The Scranton tribune. (Scranton, Pa.) 1891-1910, August 07, 1902, Page 3, Image 3

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liJ "
Is the tea for yourself,
your family and your
friends. There is no sub
stitute for it, for it is the
height of tea purity and
perfection. Use it, you
will make no mistake.
tendance. A mixed quartette, nnd Mad
ame Robinson, of Waverly, will sine.
Arrested for Trespassing.
Fred rmill, ot S2J West Lackawanna
nvenue, was sent to Jail yesterday for
twenty dayn, In default of a flno of 3,
for trespassing on a Delaware, Laeka
wanna nnd Western train.
Both Hands Lacerated.
John Johnson, nn employe nt th,o Dela
ware, I.oekawnnnn nnd Western machine
Hhopi, had both his bunds lacerated whllo
at work yesterday. Ho was treated nt
the Moses Taylor hospital.
Struck by a Train.
Leo Dlcneo was struck by a fast frclfiht
nt Oxford, N. Jycstcrdny and unite bad
ly Injured. Ho was brought to the Moses
Taylor hospltnl, where It was found that
his hend nnd shoulders aro badly lacerated.
Council Meetinga Tonight.
Meetings will be held of both branches
of council tonight. A session of the Joint
committee which conferred with General
Malinger Slllimitn, of tlio Bcriinton Rnll
way company, lcgmdlng thu Bollovue
transfers, will bo held at 7 o'clock.
Scranton Cfas and Water Company
Alleges That Its Main and the
City's Sewer Are Both Located on
Private Property Surety Company
Seeks to Escape Liability in the
Case of a Defaulting Tax Collector.
Another Non-Union Man Released
from Jail on an Appeal.
Ceylon and Indlu Tea.
Sold only In Lead Packets.
50c. 60c, and 70c. Per Lb,
The Kodak
Girl" and all
Will find the
best line of Sup
plies at
211 Washington Ave.
D., L. & W. Pay Days.
The employes of the Deluwaic, Lacka
wanna and Western car shops, machine
shops and stores department woio paid
yesterday. Today the Staunton yardmen
and Height house employes will bo paid.
Tomorrow and Saturday the tialnmcn
will receive their pay.
Ball Game Saturday.
The Simon Lons's base ball team of
Vllkes-lJarro will meet tho Sciuntnn
Amateurs Saturday at Athletic pnik. The
I.uzornc team Is a dangerous one. as up
to d.ito It has not lost a game. A small
admission will bo charged to tho match,
which Is tho first ot a series of Salurduy
names to bo played at the park.
Stamp Collectors, Attention.
At our groat cut price sale of Dry
(Joods wc will give double stamps. Seo
our udvortlscment. Mears & Hugcn.
Mortgages on the Home for
Friendless Were Cancelled
y Draw Well."
Morris' Magnet Cigars
Th best value for r cents.
Try ono and you will smoke no
All tho loading brands of tic.
cigars at $1.75 per box, or 6 for 23c.
The largest variety of Pipes and
Tobaccos in town.
The Cigar Man
325 Washington Avenue.
In and About
The City
Bicycle Hider Fined.
Thomas Lloyd, a young man arrested
.for fast riding on a bicycle, was fined !
In pollco comt, yesteidny.
Klotz Hill Excursion,
l Tho emplojcs of tho silk mill of tho
Klotz Throwing company will havo a
free excursion to Lake Lodoro, Saturday,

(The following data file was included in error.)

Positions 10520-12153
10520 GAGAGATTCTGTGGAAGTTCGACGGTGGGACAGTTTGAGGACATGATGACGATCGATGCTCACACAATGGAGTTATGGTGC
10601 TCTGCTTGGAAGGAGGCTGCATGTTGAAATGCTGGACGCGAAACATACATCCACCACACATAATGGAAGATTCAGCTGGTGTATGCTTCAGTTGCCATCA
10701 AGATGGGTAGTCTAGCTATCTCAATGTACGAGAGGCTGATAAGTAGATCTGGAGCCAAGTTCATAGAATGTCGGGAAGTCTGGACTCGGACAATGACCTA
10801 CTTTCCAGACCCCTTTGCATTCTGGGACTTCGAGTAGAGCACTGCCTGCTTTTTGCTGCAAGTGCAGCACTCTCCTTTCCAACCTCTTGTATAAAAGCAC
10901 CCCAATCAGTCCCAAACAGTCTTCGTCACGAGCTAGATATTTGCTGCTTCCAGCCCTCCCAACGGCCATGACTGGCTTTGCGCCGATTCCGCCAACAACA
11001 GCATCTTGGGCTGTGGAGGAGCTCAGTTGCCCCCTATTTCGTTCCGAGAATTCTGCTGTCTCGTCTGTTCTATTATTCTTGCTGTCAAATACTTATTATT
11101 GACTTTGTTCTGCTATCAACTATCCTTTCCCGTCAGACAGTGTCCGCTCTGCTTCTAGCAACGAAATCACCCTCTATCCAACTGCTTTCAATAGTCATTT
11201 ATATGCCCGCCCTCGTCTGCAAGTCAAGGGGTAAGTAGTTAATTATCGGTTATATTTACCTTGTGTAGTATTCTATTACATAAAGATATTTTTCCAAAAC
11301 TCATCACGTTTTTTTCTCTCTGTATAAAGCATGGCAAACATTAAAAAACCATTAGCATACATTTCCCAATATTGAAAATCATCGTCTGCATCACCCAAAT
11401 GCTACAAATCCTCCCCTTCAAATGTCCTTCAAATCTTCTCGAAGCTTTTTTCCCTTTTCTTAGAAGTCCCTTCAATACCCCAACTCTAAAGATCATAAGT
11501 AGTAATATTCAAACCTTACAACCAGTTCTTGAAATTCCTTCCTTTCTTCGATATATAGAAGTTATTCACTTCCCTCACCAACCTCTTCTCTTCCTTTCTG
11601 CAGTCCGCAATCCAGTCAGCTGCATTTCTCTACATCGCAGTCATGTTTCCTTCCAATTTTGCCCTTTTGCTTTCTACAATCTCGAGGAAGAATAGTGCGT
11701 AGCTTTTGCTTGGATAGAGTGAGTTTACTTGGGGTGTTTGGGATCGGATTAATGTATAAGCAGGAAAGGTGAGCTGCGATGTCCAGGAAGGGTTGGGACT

Aug. HO.
Sons of Veterans Adjourn.
' The inembcis of Camp S, Sons of Vet
erans, at their meeting held on Tuesday
evening, decided to adjourn their meet
ings until Seat. 9.
Hobbs' Eeunion.
Tho second annual Ilobbs reunion will
bo bold at tho Maltland fair giound,
Wallsvllle, P. on Aug. la, loo:'. All i da
tives' nro cordially Invited.
Tho Home for the Friendless is out of
debt! This statement should cause uni
versal rejoicing In Scranton, for the In
cubus of that everlasting debt has rung
In the ears of the public like a knell
and hung over the hearts of the man
agers like a pall for several years. The
last mortgages of $17,000 were cancelled
yesterday, with no sound of the tocsin
and no jubilation, but none the less, the
Intense relief which Is experienced by
those most Interested cannot but be
echoed by thousands who have loved
and aided and supported this noble in
stitution through the past.
The fact that the debt Is raised will
not lessen public responsibility, as re
gards the support of the home. The
family numbers 84, the largest .since the
Institution was established, and as the
cost of living has greatly Increased, the
actual running expenses are necessar
ily heavy.
The advantage of having to pay no
Interest on mortgages will, however, be
much appreciated. The board of con
trol has enacted the role of Providence
in this case, having, after some delay,
purchased the old home plot on Adams
avenue for J20.000. The final payment
of $19,000 was made yesterday, enabling
the president of the home, Mrs. W. D.
Kennedy, to cancel the mortgages
against both properties.
It will be remembered that when tho
new building was erected on the lots
given by tho late John B. Smith, it was
expected that the old plot would bo
sold Immediately. Negotiations then
under way fell through nnd, to the dis
may of the board, the property has re
mained on hand five years.
Mortgages to the amount of $33,000
were placed on tho two properties, and
It has been a long and hard struggle